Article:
Manhattan Museum Will Renovate and Alter Landmarked Church, Prompting Backlash

Some community members have opposed the Children’s Museum of Manhattan plans to relocate to a former church on the Upper West Side.

A rendering of the renovated former First Church of Christ, Scientist on 361 Central Park in Manhattan (courtesy the Children’s Museum of Manhattan)

A proposal this week to relocate the Children’s Museum of Manhattan (CMOM) to an Upper West Side Beaux-Arts church is facing fierce opposition from the local community.

In a hearing at New York City’s Landmarks Preservation Commission (LPC) earlier this week, CMOM presented its plans to move into the former First Church of Christ, Scientist on 361 Central Park West and fully rebuild its interior.

The museum purchased the church in 2017 for $45 million with the intention to make it a home of its activities. In 2015, a developer’s attempt to repurpose the church into condominiums was thwarted by the community.

The proposal includes adding a roof for performance and workshop space, removing several stained glass windows, and lowering entrances to make them accessible to people living with disabilities.

During the four-hour hearing, the latest of a series of heated hearings over the proposal, preservationists, neighbors, and members of the church’s congregation have raised their objection to the roof addition and the removal of historic stained glass (the windows will be donated to the National Building Arts Center in St. Louis, according to the proposal.)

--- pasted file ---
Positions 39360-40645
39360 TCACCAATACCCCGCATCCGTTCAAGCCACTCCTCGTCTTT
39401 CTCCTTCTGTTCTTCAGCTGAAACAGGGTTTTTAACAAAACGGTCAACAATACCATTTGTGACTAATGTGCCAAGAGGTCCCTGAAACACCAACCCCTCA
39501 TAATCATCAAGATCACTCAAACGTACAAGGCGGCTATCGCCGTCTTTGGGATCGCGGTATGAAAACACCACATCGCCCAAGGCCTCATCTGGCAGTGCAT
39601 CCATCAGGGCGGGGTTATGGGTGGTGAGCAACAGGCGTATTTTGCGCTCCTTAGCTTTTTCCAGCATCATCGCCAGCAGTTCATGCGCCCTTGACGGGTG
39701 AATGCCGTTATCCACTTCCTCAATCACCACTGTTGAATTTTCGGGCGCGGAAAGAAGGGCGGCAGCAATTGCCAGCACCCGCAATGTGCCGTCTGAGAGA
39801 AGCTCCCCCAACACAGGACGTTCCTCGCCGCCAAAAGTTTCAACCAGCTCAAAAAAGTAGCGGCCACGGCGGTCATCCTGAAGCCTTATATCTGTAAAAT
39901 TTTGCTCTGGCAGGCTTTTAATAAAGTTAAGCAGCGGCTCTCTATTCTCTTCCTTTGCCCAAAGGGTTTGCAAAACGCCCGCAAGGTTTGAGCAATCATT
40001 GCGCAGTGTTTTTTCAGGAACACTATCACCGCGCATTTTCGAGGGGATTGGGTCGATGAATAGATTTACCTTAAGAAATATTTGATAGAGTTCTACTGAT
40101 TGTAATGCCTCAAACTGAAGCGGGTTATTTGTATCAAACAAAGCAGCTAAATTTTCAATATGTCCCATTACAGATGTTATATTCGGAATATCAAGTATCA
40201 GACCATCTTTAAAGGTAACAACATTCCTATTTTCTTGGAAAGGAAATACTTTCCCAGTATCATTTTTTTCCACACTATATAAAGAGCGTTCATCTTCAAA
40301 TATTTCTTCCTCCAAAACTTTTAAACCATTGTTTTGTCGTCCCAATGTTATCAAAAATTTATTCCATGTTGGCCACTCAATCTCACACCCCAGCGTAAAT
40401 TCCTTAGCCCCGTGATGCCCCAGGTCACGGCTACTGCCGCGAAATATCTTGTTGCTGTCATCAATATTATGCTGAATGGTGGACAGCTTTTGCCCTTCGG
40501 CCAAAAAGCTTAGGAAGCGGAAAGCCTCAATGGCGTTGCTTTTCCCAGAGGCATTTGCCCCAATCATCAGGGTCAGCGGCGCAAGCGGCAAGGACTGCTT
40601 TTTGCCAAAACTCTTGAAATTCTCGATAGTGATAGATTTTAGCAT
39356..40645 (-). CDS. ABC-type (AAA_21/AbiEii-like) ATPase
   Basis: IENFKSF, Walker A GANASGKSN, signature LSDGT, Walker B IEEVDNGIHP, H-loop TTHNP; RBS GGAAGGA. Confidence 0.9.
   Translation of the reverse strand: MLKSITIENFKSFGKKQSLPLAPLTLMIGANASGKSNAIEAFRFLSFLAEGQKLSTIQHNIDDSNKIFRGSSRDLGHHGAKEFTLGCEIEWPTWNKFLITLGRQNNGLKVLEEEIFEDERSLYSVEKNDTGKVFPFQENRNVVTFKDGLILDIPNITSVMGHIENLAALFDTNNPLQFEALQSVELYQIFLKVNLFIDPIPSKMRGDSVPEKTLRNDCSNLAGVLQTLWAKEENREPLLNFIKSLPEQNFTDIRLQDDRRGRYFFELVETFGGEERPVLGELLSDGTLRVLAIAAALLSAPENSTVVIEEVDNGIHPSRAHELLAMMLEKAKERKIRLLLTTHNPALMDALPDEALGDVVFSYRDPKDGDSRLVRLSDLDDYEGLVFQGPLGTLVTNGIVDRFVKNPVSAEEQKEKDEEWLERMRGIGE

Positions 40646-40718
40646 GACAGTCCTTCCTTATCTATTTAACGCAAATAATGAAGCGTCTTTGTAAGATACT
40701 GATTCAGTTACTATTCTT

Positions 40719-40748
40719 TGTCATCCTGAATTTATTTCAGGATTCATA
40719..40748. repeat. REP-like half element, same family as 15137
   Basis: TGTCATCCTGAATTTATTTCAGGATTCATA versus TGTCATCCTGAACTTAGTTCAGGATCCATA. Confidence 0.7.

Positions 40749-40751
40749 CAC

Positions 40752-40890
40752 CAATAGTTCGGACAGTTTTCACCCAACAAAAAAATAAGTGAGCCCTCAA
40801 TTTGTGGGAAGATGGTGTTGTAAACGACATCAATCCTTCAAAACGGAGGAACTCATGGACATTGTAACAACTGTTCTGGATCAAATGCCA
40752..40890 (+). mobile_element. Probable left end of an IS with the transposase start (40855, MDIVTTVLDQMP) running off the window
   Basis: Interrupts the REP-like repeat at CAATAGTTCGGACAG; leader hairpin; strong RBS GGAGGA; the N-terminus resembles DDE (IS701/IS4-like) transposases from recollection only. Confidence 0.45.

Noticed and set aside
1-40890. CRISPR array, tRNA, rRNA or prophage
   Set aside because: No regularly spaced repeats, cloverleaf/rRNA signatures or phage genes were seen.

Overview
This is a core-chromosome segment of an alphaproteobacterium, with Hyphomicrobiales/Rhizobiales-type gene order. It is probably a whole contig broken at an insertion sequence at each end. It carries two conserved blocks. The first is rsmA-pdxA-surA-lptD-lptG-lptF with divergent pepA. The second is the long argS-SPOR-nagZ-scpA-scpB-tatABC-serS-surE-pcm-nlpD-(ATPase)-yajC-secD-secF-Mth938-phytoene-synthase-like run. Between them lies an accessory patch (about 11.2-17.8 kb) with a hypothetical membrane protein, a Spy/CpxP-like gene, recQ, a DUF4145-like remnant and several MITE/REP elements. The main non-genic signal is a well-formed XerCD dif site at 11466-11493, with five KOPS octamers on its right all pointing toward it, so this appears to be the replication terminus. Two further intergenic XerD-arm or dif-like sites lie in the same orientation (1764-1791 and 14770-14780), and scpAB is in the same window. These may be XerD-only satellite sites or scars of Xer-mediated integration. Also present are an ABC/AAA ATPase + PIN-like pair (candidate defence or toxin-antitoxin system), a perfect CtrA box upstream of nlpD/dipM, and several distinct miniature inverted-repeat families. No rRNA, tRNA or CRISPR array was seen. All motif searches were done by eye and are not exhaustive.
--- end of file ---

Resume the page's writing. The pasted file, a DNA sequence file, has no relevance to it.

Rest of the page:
Valeria Ricciulli of Curbed New York reported that preservationists and community members called the proposed changes “cultural vandalism.”

“Why buy a church if you don’t like the windows, when you knew that they were landmarked when you purchased it?” said Lynda Starks, a member of the Fresh Start New Beginning church, during the hearing.

Proponents of the project included Upper West Side City Council member Mark Levine, Manhattan Borough President Gale Brewer, and former LPC commissioner Sherida Paulson.

“It’s supposed to be a place of public assembly. It was and is meant to be enjoyed by many, not just a few people, so I’m really glad this proposal will open the building to the public,” Brewer said at the hearing. “The repurposing of valued churches of historic significance is difficult, a very difficult challenge,” she added and noted that the plan can still be amended.

The museum also has Deborah Berke, dean of Yale School of Architecture, on its side. “The proposed windows will fill the museum with natural light and remove now-inappropriate ecclesiastical imagery while maintaining the historic botanical stained-glass borders and identical bronze muntins,” the prominent architect wrote in a letter to the commission.

In a statement to Hyperallergic, CMOM said: “We strongly believe that our proposal to the Landmarks Preservation Commission is the best way to restore the historic building, bring it back to public use as a space to serve the community, and fulfill CMOM’s mission to be a citywide resource for all families.”

The statement continued:

After extensive conversations with the local community, notable architects, our elected officials and members of the Landmarks Preservation Commission staff, we developed a proposal that would adaptively reuse this important building into an accessible, open, light-filled and dynamic institution that will serve children and families for generations to come. 

The meeting ended with no resolution, and the LPC asked the museum to make changes to the proposal before returning for another hearing.

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